Tuesday, October 31, 2006

Lost: 13,000 chances

When Prakash Karat, general secretary of CPI(M) came to The Indian Express, I looked forward to a heady debate, among many other issues, on why the party is averse to stock markets. I thought, finally, as I drag myself out of the analytical, empirical, logical paradigm, enter the “people”, the “political”, the “national” arenas and revisit my assumptions all over again, I may get a little enlightenment.
I was disappointed. Question: what’s wrong with the stock market? Answer: a paper on the Chilean experience. Question: why not invest in the market if returns are guaranteed? Answer: putting Government funds in the stock market means you are providing a vast source of capital to the corporate sector.

Opinion in The Indian Express, October 31, 2006

Monday, October 30, 2006

Karma of business

The evolution of management, from military to business to personal. Its progression from Taylor’s time and motion to behaviouralists’ mind and commotion, from Maslow’s hierarchy of needs to the prosperous hierarchy of wants, is now moving from matter and ideas to spirit, using spirit to enrich ideas and matter. If Ved Vyasa’s Bhagwad Gita is replacing Sun Tsu’s Art of War among US executives learning to put “purpose before self”, or realising that karma is a “principle of action” from professors at Harvard, Kellogg, Wharton, as Businessweek reports, it is not a victory of Gita over War or even India over China. It is an enrichment of matter with spirit.

Opinion in The Indian Express, October 30, 2006

Monday, October 23, 2006

From light to wealth

Diwali has just gone by. I really don’t know when a festival that celebrates good over evil --- symbolised by the return of Rama and Sita after their 14-year-long vanvaas or the killing of Narakasura by Satyabhama (Krishan’s wife) --- turned into a festivity of wealth. When for instance, in Hindu homes, Rama and Sita got replaced by Lakshmi; the dharma of justice and righteousness, replaced by the dharma of money.

Opinion in The Indian Express, October 23, 2006

Friday, October 6, 2006

There’s no gilt in wealth creation

At a board meeting in Mumbai last week, the discussion went beyond taking organisational decisions into the future of economic reforms. On top of the agenda was pension reforms. In any such discussion, faces usually light up, ideas begin to stream. But this time, in a matter of a few minutes, the faces were crestfallen, the ideas were conspicuous by their absence. I have yet to see a group of men, managing hundreds of thousands of crores, so pessimistic on the future.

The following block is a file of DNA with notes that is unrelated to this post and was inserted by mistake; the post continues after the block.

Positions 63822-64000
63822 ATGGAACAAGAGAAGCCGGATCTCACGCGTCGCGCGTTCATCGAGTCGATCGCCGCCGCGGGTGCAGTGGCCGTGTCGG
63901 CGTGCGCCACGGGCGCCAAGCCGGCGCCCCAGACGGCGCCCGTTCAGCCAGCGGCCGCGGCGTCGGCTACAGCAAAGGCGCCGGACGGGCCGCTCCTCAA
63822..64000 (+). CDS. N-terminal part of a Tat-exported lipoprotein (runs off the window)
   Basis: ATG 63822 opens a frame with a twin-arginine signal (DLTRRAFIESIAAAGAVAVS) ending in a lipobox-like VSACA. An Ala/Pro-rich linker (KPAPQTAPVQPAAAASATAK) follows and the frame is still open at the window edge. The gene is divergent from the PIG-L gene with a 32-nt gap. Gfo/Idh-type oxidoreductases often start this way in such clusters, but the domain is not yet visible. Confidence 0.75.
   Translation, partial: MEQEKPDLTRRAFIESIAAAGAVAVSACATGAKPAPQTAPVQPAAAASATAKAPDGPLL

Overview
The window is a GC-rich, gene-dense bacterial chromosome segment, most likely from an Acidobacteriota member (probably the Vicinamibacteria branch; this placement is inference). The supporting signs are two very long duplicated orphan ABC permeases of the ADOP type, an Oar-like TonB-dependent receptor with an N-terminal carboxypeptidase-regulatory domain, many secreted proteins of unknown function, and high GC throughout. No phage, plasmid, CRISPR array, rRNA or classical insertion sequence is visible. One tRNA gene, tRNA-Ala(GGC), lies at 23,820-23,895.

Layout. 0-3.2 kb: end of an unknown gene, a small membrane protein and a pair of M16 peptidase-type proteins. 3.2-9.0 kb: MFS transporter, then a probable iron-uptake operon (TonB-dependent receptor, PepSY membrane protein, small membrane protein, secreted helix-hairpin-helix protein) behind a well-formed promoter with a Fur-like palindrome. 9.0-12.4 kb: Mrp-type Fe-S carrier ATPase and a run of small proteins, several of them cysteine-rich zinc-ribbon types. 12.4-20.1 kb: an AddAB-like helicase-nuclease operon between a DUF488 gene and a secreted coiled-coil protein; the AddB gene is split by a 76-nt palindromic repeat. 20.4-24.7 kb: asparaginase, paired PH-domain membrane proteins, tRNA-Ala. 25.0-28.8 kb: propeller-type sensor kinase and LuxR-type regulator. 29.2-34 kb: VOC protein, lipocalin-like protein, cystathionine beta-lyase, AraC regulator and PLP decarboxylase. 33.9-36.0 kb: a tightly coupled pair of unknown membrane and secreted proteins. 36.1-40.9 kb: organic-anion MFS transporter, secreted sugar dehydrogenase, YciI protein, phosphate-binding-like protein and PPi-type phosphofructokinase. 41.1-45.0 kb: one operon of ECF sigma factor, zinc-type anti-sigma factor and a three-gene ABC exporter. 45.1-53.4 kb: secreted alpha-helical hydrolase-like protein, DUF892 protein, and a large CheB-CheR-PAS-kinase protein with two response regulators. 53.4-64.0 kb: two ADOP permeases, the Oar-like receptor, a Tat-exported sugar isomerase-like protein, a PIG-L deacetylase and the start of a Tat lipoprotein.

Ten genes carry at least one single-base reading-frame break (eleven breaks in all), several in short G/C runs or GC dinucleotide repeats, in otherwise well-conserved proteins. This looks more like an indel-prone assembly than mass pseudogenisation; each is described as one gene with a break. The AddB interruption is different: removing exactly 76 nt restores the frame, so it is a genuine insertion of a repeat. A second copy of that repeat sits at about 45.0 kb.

With nobody else left to strike at, they blamed the reforms troika of Manmohan Singh, P. Chidambaram and Montek Singh Ahluwalia for backtracking on reforms. They said that despite having icons of liberalisation at the helm of affairs, reforms in the UPA administration have reversed; what the NDA had begun, the UPA has ended. Their conclusion: having reformists is no guarantee to having reforms delivered.

Opinion in The Indian Express, October 06, 2006

Tuesday, October 3, 2006

Handling the heights

At around $600 billion or Rs 27,46,200 crore, the total banking assets in India are about the same as the world’s 25th largest bank, the Rabobank Group. India’s biggest bank, State Bank of India (SBI), has assets of $107 billion. Still, it’s only the world’s 84th largest bank its assets are less than 7 per cent of Barclays Bank, the world’s largest.
In a business where size matters most, the Indian banking sector is small and scattered. As on March 2006, there were 218 scheduled commercial banks, of which, the top 25 accounted for about 85 per cent of assets. Of these, 18 have the same owner (the government) and do the same thing, but any move to merge some of them is likely to run into a wall of Left opposition.

Opinion in The Indian Express, October 03, 2006

Sunday, October 1, 2006

Our own Gandhigiri

It’s not his non-violence. It’s not his vegetarianism or abstinence. It’s not even his Satyagraha. And while not undermining their strength and success, I find all these mere outer ramifications of the man’s inner actions. They are an extension, a reflection of Gandhi’s personality, his core. The core itself is one of great conviction, a swadharma — discovered and practised by himself — that led to swaraj, non-cooperation, Dandi march and all the other ideas we saw him wear, ideas that were as simple as his clothes and therefore startling in a complicated world. It is his swadharma, own becoming, that is the key to, and substance of, the man.

Opinion in The Indian Express, October 01, 2006